On Aug. 23, an
unidentified Blue Jays fan wearing baseball pants and a Toronto jersey (above)
tried to sneak into the home dugout after a game at the Rogers Centre. It was a
clever plan, but the would-be Jay isn't the year's most devious interloper. On
Aug. 10, Ryan Leli, 18, of Long Island, flashed an NBC Sports I.D. card to get
into Shea Stadium. The stunt worked--until Leli, who faked the card with his
computer, asked Padres catcher Mike Piazza to pose for a picture. Leli was
ejected from the clubhouse, and when he used his pass again eight days later,
Shea security--and the police--were ready. He was charged with criminal
impersonation, trespassing and possession of a forged instrument. He faces up
to seven years in jail ... and joins the list of sports' best
After Game 3 of the NBA Finals in Miami, two unidentified women sneak into the
Mavericks' locker room with the media horde--and make a beeline for the
showers, where they allegedly snap pictures with their cellphones. Forward Josh
Howard (right) chases them out, and security escorts them out of the building.
Says Mavs guard Darrel Armstrong, "That might be the wildest situation I
have ever seen."
During a home football win over San Diego State, two spirited--very
spirited-- New Mexico fans sneak into the Lobos' locker room and grab two
helmets. Alas, the fans lack a solid exit strategy: They carry the helmets back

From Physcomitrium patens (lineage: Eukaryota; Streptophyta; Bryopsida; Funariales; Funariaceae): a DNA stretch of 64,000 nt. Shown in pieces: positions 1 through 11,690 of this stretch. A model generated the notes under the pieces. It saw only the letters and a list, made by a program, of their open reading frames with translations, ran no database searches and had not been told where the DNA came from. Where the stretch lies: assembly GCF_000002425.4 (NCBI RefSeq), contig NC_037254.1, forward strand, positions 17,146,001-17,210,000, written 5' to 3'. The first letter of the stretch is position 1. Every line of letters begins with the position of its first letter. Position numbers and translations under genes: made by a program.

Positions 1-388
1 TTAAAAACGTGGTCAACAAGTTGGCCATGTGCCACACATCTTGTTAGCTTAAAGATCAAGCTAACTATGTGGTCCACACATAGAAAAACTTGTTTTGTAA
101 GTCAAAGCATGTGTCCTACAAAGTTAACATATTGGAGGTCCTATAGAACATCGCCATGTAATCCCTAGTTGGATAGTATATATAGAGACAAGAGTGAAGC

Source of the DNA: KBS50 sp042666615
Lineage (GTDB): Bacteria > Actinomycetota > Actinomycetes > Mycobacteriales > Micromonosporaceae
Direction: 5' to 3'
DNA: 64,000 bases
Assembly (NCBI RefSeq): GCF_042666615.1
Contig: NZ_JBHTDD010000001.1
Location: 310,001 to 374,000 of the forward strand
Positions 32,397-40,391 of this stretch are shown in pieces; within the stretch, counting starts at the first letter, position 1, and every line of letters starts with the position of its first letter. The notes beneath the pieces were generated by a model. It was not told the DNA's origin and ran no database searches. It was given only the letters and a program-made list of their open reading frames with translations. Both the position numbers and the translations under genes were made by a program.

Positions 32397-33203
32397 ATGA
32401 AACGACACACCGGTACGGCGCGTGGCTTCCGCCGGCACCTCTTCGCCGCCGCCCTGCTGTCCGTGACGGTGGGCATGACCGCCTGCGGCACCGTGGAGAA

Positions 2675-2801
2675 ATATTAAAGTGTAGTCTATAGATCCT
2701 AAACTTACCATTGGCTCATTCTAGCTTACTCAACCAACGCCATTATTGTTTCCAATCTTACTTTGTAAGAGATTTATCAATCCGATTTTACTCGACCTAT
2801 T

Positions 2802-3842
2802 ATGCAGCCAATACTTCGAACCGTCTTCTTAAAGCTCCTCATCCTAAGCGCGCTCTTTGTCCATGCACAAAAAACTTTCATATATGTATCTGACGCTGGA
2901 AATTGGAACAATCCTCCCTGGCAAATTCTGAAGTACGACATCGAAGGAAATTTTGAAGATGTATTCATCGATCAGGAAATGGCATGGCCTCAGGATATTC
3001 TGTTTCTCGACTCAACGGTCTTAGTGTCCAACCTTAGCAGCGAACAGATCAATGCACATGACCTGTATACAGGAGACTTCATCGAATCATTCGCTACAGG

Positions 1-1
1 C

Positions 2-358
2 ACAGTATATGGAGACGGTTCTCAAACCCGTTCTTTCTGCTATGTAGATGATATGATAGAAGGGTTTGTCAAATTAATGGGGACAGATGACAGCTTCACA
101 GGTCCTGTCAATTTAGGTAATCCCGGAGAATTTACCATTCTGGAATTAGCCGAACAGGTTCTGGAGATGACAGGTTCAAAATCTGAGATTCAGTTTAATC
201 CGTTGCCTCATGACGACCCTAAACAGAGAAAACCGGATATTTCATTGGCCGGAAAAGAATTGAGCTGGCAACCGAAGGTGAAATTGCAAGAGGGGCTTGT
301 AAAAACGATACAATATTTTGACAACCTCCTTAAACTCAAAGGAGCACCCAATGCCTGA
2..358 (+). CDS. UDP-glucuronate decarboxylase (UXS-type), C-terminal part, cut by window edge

to their seats, where police find them. One of the culprits hides a helmet
behind his back, but both men are arrested for theft.
During the men's synchronized diving event at the Athens Olympics, Ron
Bensimhon, a fan from Montreal, scampers out of the stands and dives off the
three-meter board. What gives him away as an intruder? His name isn't in the
program ... and he's wearing a tutu and clown shoes. Bensimhon (left) is
arrested and fined $3,225. "I wanted to have fun, but I never knew it would
finish like this," he says.
For a bit on Jimmy Kimmel Live before Super Bowl XXXVIII, comedian Sal Iacono
dons a Panthers jersey, sneaks into media day and says he's Carolina kicker
John Kasay (right). Several reporters fall for the gag and lob questions at
him. Asked by one what winning the Super Bowl would mean, "Kasay"
answers, "It wouldn't mean too much because I already make more money than
Richard Stangler, 33, a fan at Busch Stadium, sneaks into the visitors' dugout
while the Cubs are taking BP and swipes one of Sammy Sosa's bats. Stangler
escapes into the stands--but leaves the bat in a seat while he buys a beer.
Police track down Stangler and arrest him for theft. (His excuse: "Someone
in a Cubs shirt" gave him the bat.) "If the guy had asked me," says
Sosa (left), "I would have given it to him."